Perpetual Web Browser UX — Editing and Publishing Sites

In this design sprint for the Perpetual Web Browser, we’ve turned our focus from Laurel’s ‘Read-Only’ Persona, to Tony, and his needs as a content contributor.

How can we make it fast and straightforward for Tony to create, edit, and publish a site on the SAFE Network, taking advantage of the serverless infrastructure, and the versioned perpetual data?

Let me walk you through the candidate designs, with a YouTube screencast of the latest work:


These are the kind of post that make my day, all the backend code-y stuff is important, but so hard to wrap your head around, the UX posts on the other hand make the network seem so more alive then any amount of text ever could!

Keep them coming!


  • The image you add to to site is stored as a private file, would the browser download the file then reupload it as a public file? I’m mainly asking for cost but an extra warning may be usefull as well since it was stored privately in the first place, then again, it also has a xor-url.

  • I’m a cheapskate, could you show aprox put cost somewhere? or is that not accessible?

  • Is there a way to explore the edits you make on the site/page itself before actually publishing the changes?


Looks very cool! An in-browser editor seems very useful!

Just a few questions to clear some stuff up. And of course I’m immediately thinking about the technical stuff… :wink:

  • What is the difference between the My Sites and Bookmarks? Is it just about what purpose they serve? (If so, then why not a folder ‘My Sites’ in Bookmarks?)
  • Does the browser detect ownership of the SAFE name, so it can show the edit icon? Or is the icon available always, so people can traverse the SAFE name directory without editing it? Or is the icon based on the ‘My Sites’ list?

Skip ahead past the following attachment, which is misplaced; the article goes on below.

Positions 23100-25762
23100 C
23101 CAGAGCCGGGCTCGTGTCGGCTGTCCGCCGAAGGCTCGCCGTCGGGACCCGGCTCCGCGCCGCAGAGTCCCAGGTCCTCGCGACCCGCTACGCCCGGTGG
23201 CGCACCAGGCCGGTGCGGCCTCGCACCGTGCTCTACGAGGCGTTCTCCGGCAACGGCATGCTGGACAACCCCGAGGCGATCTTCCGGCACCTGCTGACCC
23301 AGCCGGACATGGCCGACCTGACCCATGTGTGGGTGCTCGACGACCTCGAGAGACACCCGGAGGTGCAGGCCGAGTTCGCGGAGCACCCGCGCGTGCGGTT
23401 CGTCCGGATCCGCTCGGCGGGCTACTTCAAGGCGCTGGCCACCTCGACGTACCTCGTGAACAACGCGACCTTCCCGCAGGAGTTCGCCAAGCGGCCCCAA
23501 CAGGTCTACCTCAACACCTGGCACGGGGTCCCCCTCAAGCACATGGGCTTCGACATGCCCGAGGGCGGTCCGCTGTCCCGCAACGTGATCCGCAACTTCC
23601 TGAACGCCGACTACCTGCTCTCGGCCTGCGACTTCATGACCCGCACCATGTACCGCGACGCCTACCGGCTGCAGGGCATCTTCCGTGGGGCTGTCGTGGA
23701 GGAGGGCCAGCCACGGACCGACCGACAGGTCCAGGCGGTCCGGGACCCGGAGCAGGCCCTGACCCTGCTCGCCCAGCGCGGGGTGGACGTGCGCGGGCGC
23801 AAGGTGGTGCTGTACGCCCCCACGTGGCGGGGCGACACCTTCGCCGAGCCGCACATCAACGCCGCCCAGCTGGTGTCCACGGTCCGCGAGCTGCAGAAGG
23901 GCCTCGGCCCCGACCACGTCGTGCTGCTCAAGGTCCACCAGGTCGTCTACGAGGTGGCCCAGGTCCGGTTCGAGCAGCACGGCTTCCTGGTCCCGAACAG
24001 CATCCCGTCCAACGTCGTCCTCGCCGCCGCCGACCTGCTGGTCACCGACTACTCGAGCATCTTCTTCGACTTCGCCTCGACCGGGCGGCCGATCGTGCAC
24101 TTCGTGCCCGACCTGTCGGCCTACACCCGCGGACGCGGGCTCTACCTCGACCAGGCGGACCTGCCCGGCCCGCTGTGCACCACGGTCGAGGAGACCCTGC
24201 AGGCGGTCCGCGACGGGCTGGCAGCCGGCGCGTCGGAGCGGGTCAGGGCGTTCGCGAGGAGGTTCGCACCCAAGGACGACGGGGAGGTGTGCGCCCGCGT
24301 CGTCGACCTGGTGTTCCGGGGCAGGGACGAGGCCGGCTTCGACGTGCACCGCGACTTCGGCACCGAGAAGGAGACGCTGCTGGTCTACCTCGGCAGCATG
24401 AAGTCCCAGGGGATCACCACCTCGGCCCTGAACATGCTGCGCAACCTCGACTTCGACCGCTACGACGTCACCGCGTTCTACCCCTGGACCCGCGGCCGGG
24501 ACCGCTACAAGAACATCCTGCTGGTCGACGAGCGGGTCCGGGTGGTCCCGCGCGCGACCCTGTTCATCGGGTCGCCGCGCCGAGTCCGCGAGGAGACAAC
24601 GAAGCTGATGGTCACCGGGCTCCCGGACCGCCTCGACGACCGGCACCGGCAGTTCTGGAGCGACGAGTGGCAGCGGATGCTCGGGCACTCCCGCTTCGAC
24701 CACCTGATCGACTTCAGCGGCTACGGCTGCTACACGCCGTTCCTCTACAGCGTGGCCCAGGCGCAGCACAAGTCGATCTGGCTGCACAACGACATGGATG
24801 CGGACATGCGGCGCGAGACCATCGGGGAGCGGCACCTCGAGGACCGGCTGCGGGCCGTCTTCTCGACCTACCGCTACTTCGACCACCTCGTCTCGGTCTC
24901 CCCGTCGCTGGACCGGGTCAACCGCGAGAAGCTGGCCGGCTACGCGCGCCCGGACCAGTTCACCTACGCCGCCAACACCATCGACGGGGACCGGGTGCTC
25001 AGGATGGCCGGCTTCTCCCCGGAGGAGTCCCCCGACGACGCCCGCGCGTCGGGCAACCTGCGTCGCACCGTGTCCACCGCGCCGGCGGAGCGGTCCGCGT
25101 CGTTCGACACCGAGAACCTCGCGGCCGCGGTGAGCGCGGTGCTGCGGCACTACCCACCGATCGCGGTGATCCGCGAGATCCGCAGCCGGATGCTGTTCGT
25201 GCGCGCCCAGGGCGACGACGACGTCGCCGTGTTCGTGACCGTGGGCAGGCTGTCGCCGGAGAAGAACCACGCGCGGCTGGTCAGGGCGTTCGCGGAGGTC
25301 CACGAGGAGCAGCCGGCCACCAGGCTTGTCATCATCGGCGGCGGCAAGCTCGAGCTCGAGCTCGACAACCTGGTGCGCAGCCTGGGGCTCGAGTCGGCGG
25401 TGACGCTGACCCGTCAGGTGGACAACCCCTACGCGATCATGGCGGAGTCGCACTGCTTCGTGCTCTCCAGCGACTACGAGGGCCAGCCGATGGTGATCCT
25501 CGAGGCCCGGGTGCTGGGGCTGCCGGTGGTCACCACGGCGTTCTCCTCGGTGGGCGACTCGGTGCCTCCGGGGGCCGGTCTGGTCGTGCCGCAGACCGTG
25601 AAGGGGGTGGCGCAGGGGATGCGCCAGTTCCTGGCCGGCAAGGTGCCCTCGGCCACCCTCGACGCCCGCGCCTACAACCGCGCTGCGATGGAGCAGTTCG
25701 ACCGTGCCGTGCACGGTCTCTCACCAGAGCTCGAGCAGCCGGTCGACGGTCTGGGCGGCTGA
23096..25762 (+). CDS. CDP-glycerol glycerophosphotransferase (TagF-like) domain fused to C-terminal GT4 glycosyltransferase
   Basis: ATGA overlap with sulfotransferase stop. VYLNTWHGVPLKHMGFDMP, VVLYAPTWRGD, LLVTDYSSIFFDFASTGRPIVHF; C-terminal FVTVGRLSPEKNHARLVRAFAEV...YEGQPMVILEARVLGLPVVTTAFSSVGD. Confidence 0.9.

I also think very cool :smile: and am also going off into other thoughts…

a) how would this work with current popular workflows which include frameworks, module import, bundling/preprocessing and (in the case of sveltejs) compilation? I’m not looking for an answer here, I’m just wondering out loud because I don’t think there is much mileage in editing static HTML (even static sites are usually generated these days). I’m not sure there’s an answer anyway, so I’m also wondering…

b) Might this be a foundation for new workflows which, for example, do the work of frameworks and module imports within the browser environment? Or perhaps ways to build websites by choosing an existing website/template and providing customisation through a configuration layer using an interface in the browser? I guess this is a CMS app in the browser that ideally doesn’t touch the local file system, although I think that’s a big ask atm!

Also, like @isntism I’m wondering how we manage wallet balance, PUT costs and PUT minimisation in an editor environment. And how we can do this not just for browser built-ins, but third party apps. Tough questions I know, come on Jim and team! :stuck_out_tongue_winking_eye:


I assumed the in-browser editor was mainly for simple tasks and publishing. The whole web development workflow shouldn’t be an aim for the SAFE browser to incorporate. That’s what we have command line tools and IDEs for.

I’ve had a bit of a concern since I’ve seen the ‘history pane’ — the button that shows the versions of the site. I was thinking about version compatibility and the in-browser editor might easily produce a problem: If you use a new stylesheet that you upload and use in the HTML, what will happen to the previous versions that references the old stylesheet? If you remove the old stylesheet from the SAFE name appendable data (I assume that’s the data type used?) then the stylesheet will basically become a 404? Is there anything in the UI that warns of this?

I ask this because in the screencast I see URLs like /style.css. What if that file is changed? Then previous versions of the HTML page will also change. My question is basically how previous versions are assured to stay the way they were when they were published.

This question can get very technical. Perhaps all URLs will include the version, then my concern is irrelevant. And the above is just about static sites, it’s even more complex when including dynamic data loaded through JavaScript.


I’m fairly sure the old versions would also have the old stylesheet.

I think of it like any edit simply makes an entirely new collection of files and tells “blog.tony” that that is the most recent version, so if it worked once that perticular version will work forever.

Could be wrong though.


I’m quite sure that’s the way it is supposed to be, yes. Otherwise the history pane wouldn’t make sense and you would only broken pages.